Anchorage restaurant owner to stand trial in Macedonia

Posted: Tuesday, January 30, 2001

ANCHORAGE (AP) -- An Anchorage man will stand trial on murder charges in Macedonia.

Nedzat ''Nick'' Shabani was accompanied by U.S. Marshals on a flight early Saturday from Anchorage to Macedonia. Shabani decided not to fight extradition.

Under Macedonian law, the trial will occur within the next 180 days. If convicted, Shabani faces a maximum sentence of life in prison without parole.

Assistant U.S. Attorney Mark A. Rosenbaum refused to provide details about the transfer.

Shabani was charged by Macedonian police with a street shooting in the city of Kicevo on Sept. 27. Anchorage resident Matt Mehmedi was killed, and his son Blerim ''Benny'' Mehmedi was seriously wounded.

The elder Mehmedi was visiting the land of his birth for the first time in 30 years. His son accompanied him to explore his roots and to check out the possibility of an arranged marriage to a woman his relatives thought would make him a good wife. Both Mehmedis were shot in the head.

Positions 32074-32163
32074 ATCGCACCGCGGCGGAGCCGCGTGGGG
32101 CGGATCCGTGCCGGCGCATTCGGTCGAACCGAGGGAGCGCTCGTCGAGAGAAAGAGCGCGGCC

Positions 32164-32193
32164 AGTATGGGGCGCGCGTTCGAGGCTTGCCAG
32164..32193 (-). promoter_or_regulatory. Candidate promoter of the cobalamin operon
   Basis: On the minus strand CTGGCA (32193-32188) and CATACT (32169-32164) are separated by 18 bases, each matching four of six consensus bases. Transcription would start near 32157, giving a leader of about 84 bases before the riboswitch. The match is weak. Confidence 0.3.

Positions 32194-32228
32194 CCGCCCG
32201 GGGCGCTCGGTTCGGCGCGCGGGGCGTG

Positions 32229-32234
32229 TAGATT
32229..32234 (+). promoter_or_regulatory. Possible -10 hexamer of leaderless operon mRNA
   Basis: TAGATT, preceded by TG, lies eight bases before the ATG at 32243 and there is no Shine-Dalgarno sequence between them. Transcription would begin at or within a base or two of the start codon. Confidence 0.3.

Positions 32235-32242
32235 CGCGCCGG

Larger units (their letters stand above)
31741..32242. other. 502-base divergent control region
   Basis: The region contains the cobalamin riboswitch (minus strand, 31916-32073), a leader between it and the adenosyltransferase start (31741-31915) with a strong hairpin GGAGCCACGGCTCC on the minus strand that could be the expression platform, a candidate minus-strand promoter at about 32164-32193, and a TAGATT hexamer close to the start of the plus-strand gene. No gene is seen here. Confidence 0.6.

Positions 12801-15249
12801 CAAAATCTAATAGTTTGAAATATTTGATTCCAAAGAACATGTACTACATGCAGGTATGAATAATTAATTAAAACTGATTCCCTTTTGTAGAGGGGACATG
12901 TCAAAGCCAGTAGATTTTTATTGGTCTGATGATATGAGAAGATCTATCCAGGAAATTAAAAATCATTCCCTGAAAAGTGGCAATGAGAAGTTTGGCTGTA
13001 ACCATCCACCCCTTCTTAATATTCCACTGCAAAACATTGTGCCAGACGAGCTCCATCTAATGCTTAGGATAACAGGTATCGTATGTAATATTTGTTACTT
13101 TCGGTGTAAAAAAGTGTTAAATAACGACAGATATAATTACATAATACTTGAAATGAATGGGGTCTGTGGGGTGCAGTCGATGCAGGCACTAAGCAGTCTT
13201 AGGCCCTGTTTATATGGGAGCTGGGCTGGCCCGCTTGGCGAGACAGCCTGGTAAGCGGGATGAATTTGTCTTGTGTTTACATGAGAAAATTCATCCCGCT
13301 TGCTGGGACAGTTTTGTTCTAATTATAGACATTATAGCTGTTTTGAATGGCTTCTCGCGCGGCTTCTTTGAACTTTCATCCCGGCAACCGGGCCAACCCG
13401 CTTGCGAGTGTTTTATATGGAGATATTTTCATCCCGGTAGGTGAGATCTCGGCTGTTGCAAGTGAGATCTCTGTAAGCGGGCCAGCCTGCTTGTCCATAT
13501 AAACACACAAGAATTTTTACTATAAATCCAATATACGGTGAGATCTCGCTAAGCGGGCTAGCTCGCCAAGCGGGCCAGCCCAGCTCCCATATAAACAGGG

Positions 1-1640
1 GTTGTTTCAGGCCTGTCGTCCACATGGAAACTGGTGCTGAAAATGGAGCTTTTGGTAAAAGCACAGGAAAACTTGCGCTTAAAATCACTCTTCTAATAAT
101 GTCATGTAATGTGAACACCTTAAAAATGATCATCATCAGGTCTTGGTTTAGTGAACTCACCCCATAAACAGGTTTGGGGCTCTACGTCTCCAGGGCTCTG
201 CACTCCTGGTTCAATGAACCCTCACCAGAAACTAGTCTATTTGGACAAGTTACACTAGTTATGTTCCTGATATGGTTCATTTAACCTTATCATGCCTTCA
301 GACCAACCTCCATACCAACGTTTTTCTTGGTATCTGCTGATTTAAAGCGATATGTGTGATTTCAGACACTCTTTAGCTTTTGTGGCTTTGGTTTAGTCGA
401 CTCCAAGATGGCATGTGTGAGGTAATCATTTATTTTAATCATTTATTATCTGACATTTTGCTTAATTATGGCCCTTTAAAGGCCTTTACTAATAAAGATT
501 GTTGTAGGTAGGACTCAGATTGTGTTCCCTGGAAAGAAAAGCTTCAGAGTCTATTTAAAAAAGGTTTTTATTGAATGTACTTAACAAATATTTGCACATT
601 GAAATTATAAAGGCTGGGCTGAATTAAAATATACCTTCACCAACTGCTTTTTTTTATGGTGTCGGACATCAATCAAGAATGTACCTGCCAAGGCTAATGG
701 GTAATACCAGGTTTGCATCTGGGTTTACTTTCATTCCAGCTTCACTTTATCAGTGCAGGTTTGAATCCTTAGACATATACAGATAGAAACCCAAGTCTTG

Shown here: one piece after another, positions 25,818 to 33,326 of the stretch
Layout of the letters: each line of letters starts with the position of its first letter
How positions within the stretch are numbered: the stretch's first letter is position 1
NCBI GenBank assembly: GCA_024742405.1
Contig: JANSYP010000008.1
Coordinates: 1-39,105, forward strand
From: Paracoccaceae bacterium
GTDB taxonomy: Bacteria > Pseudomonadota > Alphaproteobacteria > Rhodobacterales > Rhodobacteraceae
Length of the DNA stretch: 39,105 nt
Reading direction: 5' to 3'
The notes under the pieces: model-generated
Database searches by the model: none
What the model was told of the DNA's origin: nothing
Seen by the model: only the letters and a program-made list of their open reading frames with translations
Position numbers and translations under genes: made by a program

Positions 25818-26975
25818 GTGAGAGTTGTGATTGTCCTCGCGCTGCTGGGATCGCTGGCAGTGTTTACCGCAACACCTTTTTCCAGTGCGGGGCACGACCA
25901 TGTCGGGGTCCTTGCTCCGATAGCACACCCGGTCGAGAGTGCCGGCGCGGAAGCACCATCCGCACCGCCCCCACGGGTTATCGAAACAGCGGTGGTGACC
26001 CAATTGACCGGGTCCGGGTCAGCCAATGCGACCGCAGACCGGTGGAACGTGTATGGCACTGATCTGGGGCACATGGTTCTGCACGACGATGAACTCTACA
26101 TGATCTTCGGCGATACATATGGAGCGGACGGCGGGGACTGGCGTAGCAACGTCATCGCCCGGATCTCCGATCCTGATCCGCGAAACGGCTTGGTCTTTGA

A third man, a Macedonian relative of the Mehmedis, was shot in the groin as he wrested the gun from the fleeing shooter.

Investigators say Shabani secretly left the United States and flew to Albania in late September and then used his Macedonian passport to cross from Albania into Macedonia. The charges say he attempted to kill both Mehmedis in revenge for an affair the son allegedly had with Shabani's wife last year.

According to the charges, Shabani then fled back across the border to Albania and flew home to Alaska.

Shabani has denied any involvement with the shootings. He said Benny Mehmedi and his wife did not have an affair, and he vowed to prove that he was in Alaska during the time of the shooting.

Shabani has lived in Alaska for about 12 years. He and his wife own two well-known Anchorage family restaurants, Balto's and Phillips.

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